Is Model S going to use new version of Panasonic 18650 series battery?

Is Model S going to use new version of Panasonic 18650 series battery?

It was said with 300miles range package, Model S is equipped with Panasonic NCR18650A which is a minimum 2.9AH lithium-ion battery. But Panasonic promised two different versions of this 18650A. Both versions will in-cooperate better production/construction of the battery without significant changes in the chemistry of the batteries. This will lead to a higher energy-density-to-volume but energy-density-to-weight will remain the same. The new battery, which is supposed to come out in March 2013, will have phenomenal 735wh/L. So will Model S be re-modeled with the new battery once they are available?

Timo | April 20, 2011

90kWh around 8000 batteries @3.6V makes single battery ~3.1Ah. That's the battery they will be using. There is a prototype for 3.4Ah battery, but that is probably not into market before 2013 or late in 2012. Panasonic is also developing batteries beyond 4Ah, so future for those battery packs looks promising.

blackscraper | April 21, 2011

Thanks Timo for the information. Yes, 90kWh around 8000 batteries @3.6V makes single battery ~3.1Ah is the 18650A I was talking about. This battery has a nominal 3.1AH and minimum 2.9AH which, as per Tesla, makes the 8000 batteries package a 85KWH one. The 4AH version, as per Panasonic, will become available in March 2013. This battery, if used in Model S, will introduce more weight to the sedan, but a 1/3-longer range if Tesla does not modify the battery packaging. This 400 miles range gives me a car with far more usability as I make trips between Toronto and Ottawa quite often. 300 miles can barely get me there.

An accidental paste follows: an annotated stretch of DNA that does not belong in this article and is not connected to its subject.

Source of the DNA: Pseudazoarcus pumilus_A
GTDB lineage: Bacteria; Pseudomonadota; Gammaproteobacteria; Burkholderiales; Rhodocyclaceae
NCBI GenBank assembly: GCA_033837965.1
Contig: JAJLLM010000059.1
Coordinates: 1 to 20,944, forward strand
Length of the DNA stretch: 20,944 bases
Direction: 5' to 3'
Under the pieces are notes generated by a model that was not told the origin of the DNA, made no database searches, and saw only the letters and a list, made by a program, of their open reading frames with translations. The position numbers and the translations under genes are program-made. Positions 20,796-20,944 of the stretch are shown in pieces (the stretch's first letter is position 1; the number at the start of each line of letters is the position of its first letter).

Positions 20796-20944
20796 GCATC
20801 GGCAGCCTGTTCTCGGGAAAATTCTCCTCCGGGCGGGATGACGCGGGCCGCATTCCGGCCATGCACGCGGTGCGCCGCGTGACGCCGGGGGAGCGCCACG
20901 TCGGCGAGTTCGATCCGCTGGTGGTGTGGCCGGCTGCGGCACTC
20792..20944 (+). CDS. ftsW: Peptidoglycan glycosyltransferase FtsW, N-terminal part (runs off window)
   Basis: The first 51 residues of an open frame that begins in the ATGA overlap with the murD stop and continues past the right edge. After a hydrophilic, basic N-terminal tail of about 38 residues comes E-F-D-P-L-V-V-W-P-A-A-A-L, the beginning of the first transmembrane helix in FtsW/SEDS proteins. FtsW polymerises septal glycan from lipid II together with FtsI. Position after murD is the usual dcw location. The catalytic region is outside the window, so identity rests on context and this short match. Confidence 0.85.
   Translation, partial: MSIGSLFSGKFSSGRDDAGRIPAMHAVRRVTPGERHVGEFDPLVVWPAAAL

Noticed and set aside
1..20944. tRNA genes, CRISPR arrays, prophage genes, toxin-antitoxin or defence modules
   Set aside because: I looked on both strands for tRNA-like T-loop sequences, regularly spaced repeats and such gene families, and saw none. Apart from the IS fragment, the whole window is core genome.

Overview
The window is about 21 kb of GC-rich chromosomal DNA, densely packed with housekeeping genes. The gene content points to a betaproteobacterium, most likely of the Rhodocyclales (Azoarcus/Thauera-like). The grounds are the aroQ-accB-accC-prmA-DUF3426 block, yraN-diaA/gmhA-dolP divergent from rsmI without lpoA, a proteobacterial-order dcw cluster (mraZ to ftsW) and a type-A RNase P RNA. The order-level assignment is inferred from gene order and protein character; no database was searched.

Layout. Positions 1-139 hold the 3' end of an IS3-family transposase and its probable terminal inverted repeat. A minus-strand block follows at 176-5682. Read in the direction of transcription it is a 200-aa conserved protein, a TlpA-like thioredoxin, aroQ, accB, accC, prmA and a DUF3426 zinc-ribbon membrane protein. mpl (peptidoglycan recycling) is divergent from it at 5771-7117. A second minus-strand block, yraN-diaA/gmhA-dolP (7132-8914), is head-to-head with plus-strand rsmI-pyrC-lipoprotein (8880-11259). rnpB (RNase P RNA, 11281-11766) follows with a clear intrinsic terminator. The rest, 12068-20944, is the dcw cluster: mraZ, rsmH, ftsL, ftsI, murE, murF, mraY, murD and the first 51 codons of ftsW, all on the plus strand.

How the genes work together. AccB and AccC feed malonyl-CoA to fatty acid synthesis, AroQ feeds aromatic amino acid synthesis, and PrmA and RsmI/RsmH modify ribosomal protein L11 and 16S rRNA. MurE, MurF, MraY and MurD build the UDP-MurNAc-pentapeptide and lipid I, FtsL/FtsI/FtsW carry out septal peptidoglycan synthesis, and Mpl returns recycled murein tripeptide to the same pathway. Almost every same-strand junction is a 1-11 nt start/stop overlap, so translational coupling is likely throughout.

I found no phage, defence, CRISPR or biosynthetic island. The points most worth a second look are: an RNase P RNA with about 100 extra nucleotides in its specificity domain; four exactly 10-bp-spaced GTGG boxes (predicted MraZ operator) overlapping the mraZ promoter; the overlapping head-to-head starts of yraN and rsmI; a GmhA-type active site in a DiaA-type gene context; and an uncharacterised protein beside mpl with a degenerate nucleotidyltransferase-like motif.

Timo | April 21, 2011

400 would be enough for me too. Distance I need is pretty exactly 600 km and 400 * 1.6 is 640. Not much error margin though. I would need to see actual distance curves like there is for Roadster before buying such thing (or a fast charger somewhere between home and destination). Also it doesn't allow any battery degradation, so maybe 500 miles is better bet for me (or that fast charger which doesn't exist yet).

Vawlkus | April 21, 2011

Tesla can't bank a battery that's still in development, because it might not deliver. Right now they need a battery that is ON the market (or at least out of prototype phase) to use in their builds and tests.

That said, the future does look promising for 500 mile plus battery packs a few years down the road with direction panasonic is galloping towards.

blackscraper | April 21, 2011